As of this writing, shares of Netflix (NASDAQ:NFLX) have gained a market-stomping 66% over the last 52 weeks. Can the stock run any higher, or are we looking at peak Netflix right now?

Let's find out.

Red Netflix logo on a stucco wall

Image source: Netflix.

Valuation

Using traditional market-value estimates, Netflix comes out looking pricey every time. The stock is trading for 199 times trailing earnings and 86 times forward estimates. You can't measure it against free cash flow because those are negative. And even if you account for Netflix's rampant growth rates, the PEG ratio lands at a nosebleed-inducing 3.2.

By any reasonable standard, then, you'd be crazy to invest in something as crazy-expensive as Netflix.

Why own it, then?

And yet, I own Netflix.

And yet, it is by far my largest holding today.

And yet, I have no plans to sell this stock, as overvalued as it might seem.

That's because there is more to Netflix than its current top and bottom lines. This company is in the early stages of a long-term growth story, and it's not enough to simply consider today's growth rates. Those rates are accelerating.

Year-over-year revenue growth has oscillated around the 30% mark for the last three years. Domestic streaming sales rose 23% higher year over year in the first three quarters of 2017. At the same time, international revenue skyrocketed 56% higher.

Both domestic and overseas sales rose faster than the customer counts for each division, thanks to price increases and a slow but steady migration toward higher-priced streaming plans with access to higher video quality and more concurrent users per account. If nothing else, this trend shows that Netflix has the power to raise subscriber costs without scaring away too many price-sensitive customers.

On top of all that, profit margin is expanding very quickly.

Silhouette of a thinking man.

Image source: Getty Images.

Tell me more!

The so-called contribution margin for Netflix's domestic streaming segment has stabilized just below the 40% mark, clocking in at 38% across the last three quarters. The international division is still laboring near the breakeven point, with a nine-month contribution margin of 2.6%. Management sees no reason why that segment shouldn't be able to reach a similar level of gross profitability within a few years.

Let's say it takes five years to reach that goal. In the meantime, high-octane international growth will have produced at least 300 million non-U.S. customers. If you think that's an unreachable goal in a world with 7.1 billion people, improving economies even in the deepest backwaters, and flourishing broadband access trends around the globe, we will just have to disagree. To me, reaching less than 10% of the world's total households is just a modest early-stage goal.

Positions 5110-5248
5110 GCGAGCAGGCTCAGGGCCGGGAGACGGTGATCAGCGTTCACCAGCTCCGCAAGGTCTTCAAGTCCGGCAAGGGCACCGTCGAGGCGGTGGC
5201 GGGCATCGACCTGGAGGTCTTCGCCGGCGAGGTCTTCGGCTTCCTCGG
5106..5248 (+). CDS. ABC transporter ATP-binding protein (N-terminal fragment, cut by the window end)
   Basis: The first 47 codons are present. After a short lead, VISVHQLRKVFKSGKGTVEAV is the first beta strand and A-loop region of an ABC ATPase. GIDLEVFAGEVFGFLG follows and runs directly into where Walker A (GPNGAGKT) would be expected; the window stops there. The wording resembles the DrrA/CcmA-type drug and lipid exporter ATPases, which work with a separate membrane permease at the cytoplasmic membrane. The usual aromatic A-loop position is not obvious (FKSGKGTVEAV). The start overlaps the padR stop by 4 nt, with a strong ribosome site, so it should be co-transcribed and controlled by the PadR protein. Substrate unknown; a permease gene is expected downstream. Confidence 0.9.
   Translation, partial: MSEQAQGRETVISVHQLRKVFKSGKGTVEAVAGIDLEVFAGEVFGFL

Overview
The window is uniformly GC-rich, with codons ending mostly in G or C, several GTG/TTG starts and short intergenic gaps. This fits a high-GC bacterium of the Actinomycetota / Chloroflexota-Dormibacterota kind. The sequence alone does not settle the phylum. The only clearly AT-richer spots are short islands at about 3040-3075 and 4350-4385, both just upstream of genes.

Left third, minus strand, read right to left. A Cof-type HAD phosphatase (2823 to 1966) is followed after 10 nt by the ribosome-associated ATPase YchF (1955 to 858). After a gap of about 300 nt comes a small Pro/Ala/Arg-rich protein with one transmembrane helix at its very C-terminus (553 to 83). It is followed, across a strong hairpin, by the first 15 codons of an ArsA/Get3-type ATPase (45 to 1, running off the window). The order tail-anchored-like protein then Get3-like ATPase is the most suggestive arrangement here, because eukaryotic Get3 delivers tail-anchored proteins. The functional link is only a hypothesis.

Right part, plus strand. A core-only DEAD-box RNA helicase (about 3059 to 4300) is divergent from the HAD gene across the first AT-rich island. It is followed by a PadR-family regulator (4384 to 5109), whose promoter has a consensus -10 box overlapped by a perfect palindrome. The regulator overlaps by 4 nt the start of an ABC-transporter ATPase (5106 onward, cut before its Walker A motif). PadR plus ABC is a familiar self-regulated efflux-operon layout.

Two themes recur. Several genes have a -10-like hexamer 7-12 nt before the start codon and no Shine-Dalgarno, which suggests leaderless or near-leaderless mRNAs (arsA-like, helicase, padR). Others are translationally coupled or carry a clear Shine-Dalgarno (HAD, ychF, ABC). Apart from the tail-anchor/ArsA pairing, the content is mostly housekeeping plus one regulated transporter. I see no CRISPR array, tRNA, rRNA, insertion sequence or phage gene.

At that point, we should be looking at 2022 sales of at least $43 billion, up from $5.9 billion today. Contribution profits will land near $16 billion -- a number fully in class with contemporary entertainment giants Sony and Time Warner.

So Netflix is definitely not a panic-sell situation today. The company is earning its sky-high valuations; it just takes some work to see exactly how.

OK, but is it a buy?

That depends.

Opportunistic investors may want to put Netflix on a watch list and wait for the next large drop in share prices. Over the last three years, Netflix shares have plunged more than 10% in a single day on five occasions. There will almost certainly be more of those, though the long-term climb will continue. Might as well get ready to pounce on the next sign of temporary weakness.

Other than that, I see Netflix as a solid storage space for my retirement nest egg. The days of skyrocketing share prices should eventually come to an end, letting the stock grow into its generous valuation metrics. Improving business fundamentals will do some of that work, but a lot has already been factored in. So it's a slow and steady way to win the race. I hardly expect Netflix to double or triple in the next year.

There are hungrier growth stocks available to play that role in my portfolio -- or in yours.

Anders Bylund owns shares of Netflix. The Motley Fool owns shares of and recommends Netflix. The Motley Fool recommends Time Warner. The Motley Fool has a disclosure policy.